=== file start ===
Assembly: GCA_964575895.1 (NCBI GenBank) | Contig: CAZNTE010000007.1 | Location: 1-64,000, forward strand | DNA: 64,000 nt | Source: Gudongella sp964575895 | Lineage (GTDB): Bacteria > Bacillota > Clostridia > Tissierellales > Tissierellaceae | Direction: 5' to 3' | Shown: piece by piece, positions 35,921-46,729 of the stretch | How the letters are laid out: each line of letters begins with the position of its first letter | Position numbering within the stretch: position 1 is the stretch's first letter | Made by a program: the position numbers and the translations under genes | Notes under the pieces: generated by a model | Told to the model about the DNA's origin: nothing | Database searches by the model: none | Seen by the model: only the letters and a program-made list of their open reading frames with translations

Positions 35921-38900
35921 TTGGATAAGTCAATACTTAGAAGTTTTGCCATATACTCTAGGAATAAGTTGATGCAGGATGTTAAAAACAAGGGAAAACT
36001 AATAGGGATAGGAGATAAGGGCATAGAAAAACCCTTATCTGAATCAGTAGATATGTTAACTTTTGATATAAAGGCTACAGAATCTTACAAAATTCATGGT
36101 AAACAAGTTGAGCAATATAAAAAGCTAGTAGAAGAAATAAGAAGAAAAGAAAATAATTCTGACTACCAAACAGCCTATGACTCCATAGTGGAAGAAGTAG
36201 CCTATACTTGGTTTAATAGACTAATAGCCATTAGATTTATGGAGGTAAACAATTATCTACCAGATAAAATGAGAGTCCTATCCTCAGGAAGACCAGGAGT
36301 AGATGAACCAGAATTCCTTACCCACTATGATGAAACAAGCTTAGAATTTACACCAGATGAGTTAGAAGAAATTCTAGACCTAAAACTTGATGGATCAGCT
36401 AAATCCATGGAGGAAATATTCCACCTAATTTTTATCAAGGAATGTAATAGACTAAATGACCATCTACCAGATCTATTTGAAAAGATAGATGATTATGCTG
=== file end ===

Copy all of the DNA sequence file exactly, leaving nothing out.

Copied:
Assembly: GCA_964575895.1 (NCBI GenBank) | Contig: CAZNTE010000007.1 | Location: 1-64,000, forward strand | DNA: 64,000 nt | Source: Gudongella sp964575895 | Lineage (GTDB): Bacteria > Bacillota > Clostridia > Tissierellales > Tissierellaceae | Direction: 5' to 3' | Shown: piece by piece, positions 35,921-46,729 of the stretch | How the letters are laid out: each line of letters begins with the position of its first letter | Position numbering within the stretch: position 1 is the stretch's first letter | Made by a program: the position numbers and the translations under genes | Notes under the pieces: generated by a model | Told to the model about the DNA's origin: nothing | Database searches by the model: none | Seen by the model: only the letters and a program-made list of their open reading frames with translations

Positions 35921-38900
35921 TTGGATAAGTCAATACTTAGAAGTTTTGCCATATACTCTAGGAATAAGTTGATGCAGGATGTTAAAAACAAGGGAAAACT
36001 AATAGGGATAGGAGATAAGGGCATAGAAAAACCCTTATCTGAATCAGTAGATATGTTAACTTTTGATATAAAGGCTACAGAATCTTACAAAATTCATGGT
36101 AAACAAGTTGAGCAATATAAAAAGCTAGTAGAAGAAATAAGAAGAAAAGAAAATAATTCTGACTACCAAACAGCCTATGACTCCATAGTGGAAGAAGTAG
36201 CCTATACTTGGTTTAATAGACTAATAGCCATTAGATTTATGGAGGTAAACAATTATCTACCAGATAAAATGAGAGTCCTATCCTCAGGAAGACCAGGAGT
36301 AGATGAACCAGAATTCCTTACCCACTATGATGAAACAAGCTTAGAATTTACACCAGATGAGTTAGAAGAAATTCTAGACCTAAAACTTGATGGATCAGCT
36401 AAATCCATGGAGGAAATATTCCACCTAATTTTTATCAAGGAATGTAATAGACTAAATGACCATCTACCAGATCTATTTGAAAAGATAGATGATTATGCTG